A Retrospective

10 September 2021 to 6 March 2022

Rainer Werner Fassbinder (1945-1982) was a director, film producer, actor and author. As one of the key representatives of the New German Cinema, he succeeded in synthesising radical subjectivity and social analysis in his work, capturing the look and feel of the Federal Republic of Germany of his time like few other artists.
In his films, Fassbinder always sought to identify and show the general by means of the specific: ‘Precisely because they are so specific and national and because they try to describe the country in which they are made, and in which I live, they also say something about democracies in general.’ The controversies and debates about his work and his person, even during his lifetime, form an integral part of this. His exposed position, his creative non-conformity and artistic radicalism led to now-legendary films, television and stage plays that have become part of the collective visual memory.

«I am not interested in anything reasonable.» Wolfgang Limmer/Fritz Rumler, »Alles Vernünftige interessiert mich nicht« (1980), in: Robert Fischer (Hg.), Fassbinder über Fassbinder. Die ungekürzten Interviews, Frankfurt: Verlag der Autoren, 2004, S. 493.

Fassbinder lived and demanded intensity. His often contrary, critical attitude never got in the way of his profoundly affectionate depiction of people, irrespective of their milieu, and was invariably marked by respect and consistency. From the beginning, he moved between theatre, film/television and documentary styles.

A prolific and exceptionally talented filmmaker, Fassbinder died in 1982 at the age of just 37. In the years since 1966 he had made 45 films, among them FEAR EATS THE SOUL and THE MARRIAGE OF MARIA BRAUN as well as multi-part television series such as EIGHT HOURS DON’T MAKE A DAY and BERLIN ALEXANDERPLATZ. He produced or co-produced 26 films, appeared as a performer or guest in 21 films by other directors as well as in 19 of his own; he wrote 14 plays, re-edited 6 and directed 25. Moreover, he wrote 4 radio plays and 37 screen plays, and collaborated with other writers on 13 screenplays.

The retrospective, chronologically structured exhibition presents Fassbinder’s oeuvre, shown in combination with archive and source material, as an unparalleled social document of its time. The system of film, television and theatre production from the 1960s to the 1980s can be traced through his multifaceted career, and it was thanks to his work that public broadcast productions came to be held to a higher standard.

The exhibition seeks to present Fassbinder’s life and work within the overall context of the social system governing the Federal Republic of Germany – and as its mirror. A selection of objects, quotations, photographs and graphics facilitate this contextualisation.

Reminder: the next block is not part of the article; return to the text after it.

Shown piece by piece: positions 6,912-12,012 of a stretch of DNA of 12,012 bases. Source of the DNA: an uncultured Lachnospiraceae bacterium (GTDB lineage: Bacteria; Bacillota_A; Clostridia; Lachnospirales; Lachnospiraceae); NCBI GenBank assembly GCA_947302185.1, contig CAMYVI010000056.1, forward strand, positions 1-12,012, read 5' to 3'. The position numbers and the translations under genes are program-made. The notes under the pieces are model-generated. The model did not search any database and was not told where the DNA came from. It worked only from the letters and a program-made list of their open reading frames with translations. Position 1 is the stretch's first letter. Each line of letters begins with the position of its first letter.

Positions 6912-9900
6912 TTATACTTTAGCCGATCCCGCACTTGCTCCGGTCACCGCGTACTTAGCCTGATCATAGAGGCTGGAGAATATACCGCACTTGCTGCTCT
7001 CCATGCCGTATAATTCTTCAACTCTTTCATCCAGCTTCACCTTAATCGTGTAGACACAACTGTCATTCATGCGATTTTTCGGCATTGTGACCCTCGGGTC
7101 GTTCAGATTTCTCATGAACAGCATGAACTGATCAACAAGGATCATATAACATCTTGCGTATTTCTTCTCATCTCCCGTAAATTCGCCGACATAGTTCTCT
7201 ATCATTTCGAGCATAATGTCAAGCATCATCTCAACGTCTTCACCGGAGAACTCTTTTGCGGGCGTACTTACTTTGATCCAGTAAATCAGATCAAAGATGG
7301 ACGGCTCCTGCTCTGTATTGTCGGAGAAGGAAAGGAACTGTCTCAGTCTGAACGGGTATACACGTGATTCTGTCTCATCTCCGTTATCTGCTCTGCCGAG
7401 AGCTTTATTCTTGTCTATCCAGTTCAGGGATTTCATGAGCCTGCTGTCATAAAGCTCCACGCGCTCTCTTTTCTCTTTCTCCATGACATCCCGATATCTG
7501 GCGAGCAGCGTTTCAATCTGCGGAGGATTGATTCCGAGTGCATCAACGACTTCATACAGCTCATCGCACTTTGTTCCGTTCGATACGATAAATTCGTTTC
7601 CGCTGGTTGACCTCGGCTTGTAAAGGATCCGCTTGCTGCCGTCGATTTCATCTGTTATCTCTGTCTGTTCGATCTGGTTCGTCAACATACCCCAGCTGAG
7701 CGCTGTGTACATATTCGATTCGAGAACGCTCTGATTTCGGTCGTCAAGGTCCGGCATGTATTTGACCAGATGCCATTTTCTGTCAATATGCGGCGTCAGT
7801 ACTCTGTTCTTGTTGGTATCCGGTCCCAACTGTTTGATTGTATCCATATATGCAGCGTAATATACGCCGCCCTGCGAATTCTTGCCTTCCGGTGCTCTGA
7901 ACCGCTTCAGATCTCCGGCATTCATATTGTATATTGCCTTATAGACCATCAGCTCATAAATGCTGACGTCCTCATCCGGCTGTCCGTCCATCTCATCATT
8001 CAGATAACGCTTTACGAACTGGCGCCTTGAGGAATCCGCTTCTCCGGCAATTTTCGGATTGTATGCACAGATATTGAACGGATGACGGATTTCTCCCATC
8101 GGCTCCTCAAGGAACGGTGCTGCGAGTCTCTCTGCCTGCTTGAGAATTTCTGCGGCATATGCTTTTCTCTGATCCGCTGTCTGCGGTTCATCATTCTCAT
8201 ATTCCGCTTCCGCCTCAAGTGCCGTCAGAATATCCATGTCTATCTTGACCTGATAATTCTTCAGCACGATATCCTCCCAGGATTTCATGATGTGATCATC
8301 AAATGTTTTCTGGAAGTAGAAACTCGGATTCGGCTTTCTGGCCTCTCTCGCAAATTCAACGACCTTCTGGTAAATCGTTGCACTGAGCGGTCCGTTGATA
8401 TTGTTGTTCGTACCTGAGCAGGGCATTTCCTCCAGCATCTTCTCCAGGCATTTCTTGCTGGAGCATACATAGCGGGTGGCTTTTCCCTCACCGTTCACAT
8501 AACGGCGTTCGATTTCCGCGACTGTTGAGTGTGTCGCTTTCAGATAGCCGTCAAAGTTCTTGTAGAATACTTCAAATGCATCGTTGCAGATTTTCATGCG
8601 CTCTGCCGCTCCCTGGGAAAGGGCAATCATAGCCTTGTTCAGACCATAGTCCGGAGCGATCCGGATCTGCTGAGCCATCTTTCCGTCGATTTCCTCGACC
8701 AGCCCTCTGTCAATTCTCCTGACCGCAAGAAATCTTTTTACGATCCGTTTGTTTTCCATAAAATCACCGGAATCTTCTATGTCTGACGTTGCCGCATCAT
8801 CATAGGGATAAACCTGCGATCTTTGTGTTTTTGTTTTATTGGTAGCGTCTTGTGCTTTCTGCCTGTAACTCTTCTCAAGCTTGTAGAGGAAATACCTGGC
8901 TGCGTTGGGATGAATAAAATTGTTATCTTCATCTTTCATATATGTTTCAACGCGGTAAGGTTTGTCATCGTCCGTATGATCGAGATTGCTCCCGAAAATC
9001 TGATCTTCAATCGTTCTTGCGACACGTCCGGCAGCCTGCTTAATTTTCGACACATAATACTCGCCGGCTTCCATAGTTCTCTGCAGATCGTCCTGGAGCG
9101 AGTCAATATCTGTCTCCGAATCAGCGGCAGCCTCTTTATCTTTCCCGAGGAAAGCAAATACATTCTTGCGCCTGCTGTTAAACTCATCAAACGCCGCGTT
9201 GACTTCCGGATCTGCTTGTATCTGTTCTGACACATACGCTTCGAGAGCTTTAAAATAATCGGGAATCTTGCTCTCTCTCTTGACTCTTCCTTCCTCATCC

Fassbinder, born on 31 May 1945 – soon after the German capitulation – experienced the emotional and material effects of the post-war period. And they found their way – directly and indirectly – into his oeuvre. In his films, particularly in his BRD-Trilogie (‘FRG Trilogy’), Fassbinder sought to record and reveal societal trends with the sensitivity of a seismograph. In GERMANY IN AUTUMN and THE THIRD GENERATION he took a close look at the so-called German Autumn and the RAF (Red Army Faction). In FONTANE EFFI BRIEST, he turned his eye on the Wilhelmine period. The bourgeoisie and its increasingly rigid social norms would also have been addressed in DEBIT AND CREDIT based on the novel by Gustav Freytag – one of many projects that remained unrealised in Fassbinder's short career. His final project was a biography of Rosa Luxemburg – it was cut short by his untimely death in 1982.

The exhibition also shines a light on the extended family system of Fassbinder’s ‘collective’. There was a method to the family formation – which will be explored in another section of the exhibition – and artists such as Harry Baer, Ingrid Caven, Irm Hermann, Peer Raben, Hanna Schygulla and Kurt Raab remained close to Fassbinder throughout his career. The retrospective will also take a look at the filmic, literary and musical role models and sources that shaped Fassbinder and his work.

The exhibition sets out to trace Fassbinder’s life and work and to introduce him to a wider audience as a multifaceted artist who is inseparably linked to German culture, society and politics. All of his works – some more subtly than others – hold a mirror up to the viewer. ‘I am not interested in anything rational,’ he declared in 1980, and many of his images and themes – for example anti-Semitism, migration, role stereotypes or queerness – are radical, innovative, extraordinary and ground-breaking. At the time, they frequently met with fierce criticism, but they continue to resonate with modern audiences. Fassbinder was able to capture deeply honest interactions and social structures and to visualise them with great intensity as reflections of society. For him it was ‘always important to make films about people, about the way they relate to one another, their dependence on each other and on society.’ All this makes his work deeply intimate, current, relevant and unforgettable. To understand it means to be able to muster understanding and tolerance for ourselves and others.

The multimedia exhibition is accompanied by an extensive on- and offline film programme.

An exhibition of the Bundeskunsthalle, Bonn, in co-operation with the DFF – Deutsches Filminstitut & Filmmuseum, Frankfurt/Main, and the Rainer Werner Fassbinder Foundation, Berlin.

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Admission tickets

The 3G rule applies to all exhibition visitors on Sunday, September 26 2021. Admission only with proof of vaccination / recovery or with a negative corona test.

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Literatur zur Ausstellung in der Bibliothek